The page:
Q: Does it cost anything to use the Lab?
A: It depends on who you are and what you want to use the Lab for. Read more about this in the Policy documents (New window).
Q: Do you give a course in Powerpoint?
A: No, the Lab does not give courses on how to use Powerpoint, and we have limited possibilities to develop such a course. We have produced a guide on how to use Powerpoint to make a poster. It is not adapted to the latest versions of Powerpoint, but the principle is the same for the later versions.
Q: I have 10 hours of recorded speech. How long does it take to transcribe it?
A: It is hard to say. If the recording is of good quality, and there is only one speaker, you can expect about one hour per recorded minute, for a transcription that can be used for linguistic coding and analysis. Then you usually get all the words, repetitions and pauses. A phonetic transcription takes considerably longer time, and if you choose to make a brief recording of the contents it may take 30 minutes instead. If the person speaks very quickly, or if there are multiple speakers, and if the speech is overlapping, the time estimation might multiply. If the transcription is later to be coded (e.g. morphological, syntactic, semantic), then expect another hour per recorded minute and coding.
Q: What is the best automatic transcription software?
A: Unfortunately there are currently no software that automatically and with certainty transcribe what someone is saying. Human speech is simply too complicated for that. This can be compared with one of the most frequently used software for speech recognition (Dragon Naturally Speaking) requires the user to train a lot with the software, and speak very clearly, to be able to use it for dictation. The website for the transcription software Transana, presents a test where they tried to automatically transcribe a recording of very good quality. The result (not very successful) can be read here: Transana website (New window).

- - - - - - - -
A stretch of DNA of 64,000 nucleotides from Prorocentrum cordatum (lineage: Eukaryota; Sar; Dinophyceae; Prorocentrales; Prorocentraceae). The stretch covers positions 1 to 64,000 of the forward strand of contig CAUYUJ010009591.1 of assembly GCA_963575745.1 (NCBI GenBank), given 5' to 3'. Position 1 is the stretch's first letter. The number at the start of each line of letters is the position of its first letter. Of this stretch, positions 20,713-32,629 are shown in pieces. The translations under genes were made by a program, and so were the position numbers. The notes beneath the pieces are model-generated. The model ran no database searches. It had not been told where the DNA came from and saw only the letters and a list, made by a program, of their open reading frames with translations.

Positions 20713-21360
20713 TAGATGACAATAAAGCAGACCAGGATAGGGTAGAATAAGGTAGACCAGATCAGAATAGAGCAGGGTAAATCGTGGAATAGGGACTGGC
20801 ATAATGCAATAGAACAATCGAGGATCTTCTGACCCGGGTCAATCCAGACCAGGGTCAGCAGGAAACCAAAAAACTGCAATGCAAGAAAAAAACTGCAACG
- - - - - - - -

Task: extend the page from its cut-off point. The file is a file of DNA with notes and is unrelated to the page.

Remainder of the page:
Q: What transcription software are there?
A: In the Lab, we have primarily given courses in two software: CLAN/CHAT and ELAN. Both are free and work on several platforms (Mac, PC, Linux) but they are developed for different purposes. CLAN/CHAT is primarily developed for children learning languages, and is well suited for studies aiming to, for example, calculate the frequency of words, morphemes, syntactic structures, or lexical measurements such as lexical density and diversity. It is also relatively easy to set your own standards in terms of level of transcription (the desired orthographic/phonemic level), and add preferred coding. You can link audio and video material in CLAN, and it is suitable for many different languages.
ELAN suits multimodal data that you want to encode, for example processes happening simultaneously (such as speech, gestures, interactions, eye behavior etc.). It is less suitable for word calculations etc.
There are also many commercial software, for example Transana: Transana website (New window)
Q: Could you help with transcription?
A: No, unfortunately not. But we can often provide contact with students who have taken our transcription courses, or have followed the course Working with language corpora. Many of them have since worked extra as transcribers. Contact firstname.lastname@example.org for more information.